Guys, I am inundated with information coming into the blog right now. There was a previous post which brought up land grab issues in Algiers....could someone please pick up the torch there and run with it? I don't do the real estate, permit, copper salvage thing very well and I'm too busy with the city portal issue at the moment. Can we move that whole discussion over to someone else's world, please? It seems to be a hot potato, but I just can't handle all this right now. Gracias.
Somebody grab this thing and run....i defer.
Props to you AZ. nola.com has a lead story on Meffert's link to MAO.
Your work has really borne fruit.
Read NOLA.com AZ you have shed new light on how deep Mefferts and Nagins activities go. How could the City be so stupid and that new IT Director what hell is he doing. How long will it take him to get things in order. Have that sorry City legal department sue for the codes I'm sure we have paid for them 100 times over. Hey Boyd where you at oh I forgot on the second floor hiding oopppss secret out again. By the way what the hell is he doing down there when Technology is on the 3rd floor.
the Zombie claims that the city BOUGHT the source code for the web applications. So the former contractor could be in deep trouble for business interference and breach of contract.
Of course, I have to remark that the City's web portal seems like a giant kludge, to judge by the usability (or rather, the lack thereof). The system frequently times out, exhibits strange behavior, and repeatedly fails to fulfill basic expected functionality. It's very easy to make a mistake and have to start any of the "functions" on it all over again due to the shoddiness and fragility of the programming.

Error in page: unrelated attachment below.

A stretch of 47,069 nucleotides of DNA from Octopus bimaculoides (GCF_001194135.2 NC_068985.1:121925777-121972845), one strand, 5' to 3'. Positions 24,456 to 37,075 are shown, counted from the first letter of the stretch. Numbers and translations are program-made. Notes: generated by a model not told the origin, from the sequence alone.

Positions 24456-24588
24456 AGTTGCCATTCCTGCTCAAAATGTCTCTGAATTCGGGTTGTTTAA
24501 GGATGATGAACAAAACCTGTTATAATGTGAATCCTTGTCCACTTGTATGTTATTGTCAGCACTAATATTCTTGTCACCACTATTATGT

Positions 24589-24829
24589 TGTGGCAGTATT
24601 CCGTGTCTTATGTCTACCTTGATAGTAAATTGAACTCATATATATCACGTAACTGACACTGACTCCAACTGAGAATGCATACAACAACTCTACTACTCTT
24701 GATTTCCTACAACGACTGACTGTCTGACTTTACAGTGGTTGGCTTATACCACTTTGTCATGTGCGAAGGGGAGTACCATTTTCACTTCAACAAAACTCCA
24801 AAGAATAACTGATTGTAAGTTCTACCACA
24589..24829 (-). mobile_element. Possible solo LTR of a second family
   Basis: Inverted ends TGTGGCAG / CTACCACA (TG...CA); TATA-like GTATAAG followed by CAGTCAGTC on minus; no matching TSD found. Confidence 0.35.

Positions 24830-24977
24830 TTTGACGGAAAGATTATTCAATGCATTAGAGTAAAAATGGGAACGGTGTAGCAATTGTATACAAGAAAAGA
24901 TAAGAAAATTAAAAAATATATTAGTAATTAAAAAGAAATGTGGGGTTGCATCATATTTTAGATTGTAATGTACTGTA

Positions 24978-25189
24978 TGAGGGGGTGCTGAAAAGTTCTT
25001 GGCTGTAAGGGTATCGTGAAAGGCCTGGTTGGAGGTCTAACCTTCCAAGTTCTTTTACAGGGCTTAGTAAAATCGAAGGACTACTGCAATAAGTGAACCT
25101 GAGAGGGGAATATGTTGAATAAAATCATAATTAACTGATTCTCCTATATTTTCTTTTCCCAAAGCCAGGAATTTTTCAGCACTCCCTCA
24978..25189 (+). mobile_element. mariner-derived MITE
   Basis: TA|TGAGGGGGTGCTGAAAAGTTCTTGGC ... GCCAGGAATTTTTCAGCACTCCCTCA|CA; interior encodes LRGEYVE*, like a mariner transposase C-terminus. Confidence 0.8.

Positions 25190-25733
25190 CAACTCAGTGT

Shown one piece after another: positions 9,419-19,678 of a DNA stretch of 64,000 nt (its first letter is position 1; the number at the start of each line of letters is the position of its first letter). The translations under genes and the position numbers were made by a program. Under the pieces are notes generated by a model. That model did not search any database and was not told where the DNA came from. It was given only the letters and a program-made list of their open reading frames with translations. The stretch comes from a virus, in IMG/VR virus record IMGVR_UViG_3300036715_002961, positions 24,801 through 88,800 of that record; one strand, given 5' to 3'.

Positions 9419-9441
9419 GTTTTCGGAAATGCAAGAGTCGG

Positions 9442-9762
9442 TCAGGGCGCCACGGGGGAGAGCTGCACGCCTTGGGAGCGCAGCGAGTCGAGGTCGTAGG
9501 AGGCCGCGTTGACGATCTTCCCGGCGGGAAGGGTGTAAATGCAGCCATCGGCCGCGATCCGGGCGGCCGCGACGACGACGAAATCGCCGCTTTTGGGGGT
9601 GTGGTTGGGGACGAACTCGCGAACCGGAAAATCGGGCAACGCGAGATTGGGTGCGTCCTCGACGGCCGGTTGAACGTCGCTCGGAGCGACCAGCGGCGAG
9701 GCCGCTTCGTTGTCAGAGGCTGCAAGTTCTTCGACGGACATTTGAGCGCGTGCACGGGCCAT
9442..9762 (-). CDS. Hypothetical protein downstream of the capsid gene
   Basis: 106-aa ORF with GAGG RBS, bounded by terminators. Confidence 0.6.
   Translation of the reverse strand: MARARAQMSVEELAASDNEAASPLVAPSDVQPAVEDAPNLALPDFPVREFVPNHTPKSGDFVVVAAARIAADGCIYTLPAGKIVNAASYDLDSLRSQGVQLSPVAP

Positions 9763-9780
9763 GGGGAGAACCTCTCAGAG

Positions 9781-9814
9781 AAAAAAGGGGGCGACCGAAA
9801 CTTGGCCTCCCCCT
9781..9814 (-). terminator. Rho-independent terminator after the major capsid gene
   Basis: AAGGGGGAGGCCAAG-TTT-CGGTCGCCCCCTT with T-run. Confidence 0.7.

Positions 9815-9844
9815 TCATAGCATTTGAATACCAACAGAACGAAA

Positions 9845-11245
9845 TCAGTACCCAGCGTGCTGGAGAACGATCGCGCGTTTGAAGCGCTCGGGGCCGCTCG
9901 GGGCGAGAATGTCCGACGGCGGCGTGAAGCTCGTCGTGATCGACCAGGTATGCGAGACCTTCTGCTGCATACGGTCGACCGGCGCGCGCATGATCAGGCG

In the meantime, where can I place my bet on when Meffert will get arrested by the Feds?
Keep in mind how valuable property in Algiers is going to become in a few years:
Algiers Crossing: Blaine Kern’s Vision for Algiers Point
Most New Orleanians who have heard of Blaine Kern know him as Mr. Mardi Gras, a flamboyant float-builder in his 80s whose imagination runs to bigger-than-life-size papier-mâché King Kongs and fiber-optic Bacchus figures dripping with grapes.
But Kern’s vision has now turned from fantasy figures to real estate development, and he is busily putting together a new development on the site of the old Mardi Gras World in Algiers called Algiers Crossing. Fourteen acres of contiguous waterfront property offer a master-planned layout with incredible views of New Orleans’ French Quarter and downtown area from across the Mississippi River. One- and two-bedroom residences are priced from $325,000 to $575,000. The 1,500-plus residences are expected to be built in four phases –– with the first phase of 324 residences now more than 50 percent pre-sold.
What vision does Kern have that prompts him to roll out a development in New Orleans’ soft post-Katrina market? The creation of the Go Zone Act (formally known as the Gulf Opportunity Zone Act). Through the act, owners of investment properties such as this one in the Gulf Coast are entitled to 50 percent bonus depreciation in the first year. Plus, investors buying a unit for rental income enjoy significant tax incentives.
Not only that, but just a mile from Algiers Crossing, Federal City, also known as Pentagon South, is being developed to house a high-tech security campus of offices for the U.S. Marines, Army, Navy, Coast Guard, Department of Homeland Security and other nonfederal tenants. With more than 10,000 employees expected within a few years of its opening, demand for housing will surely increase in this area.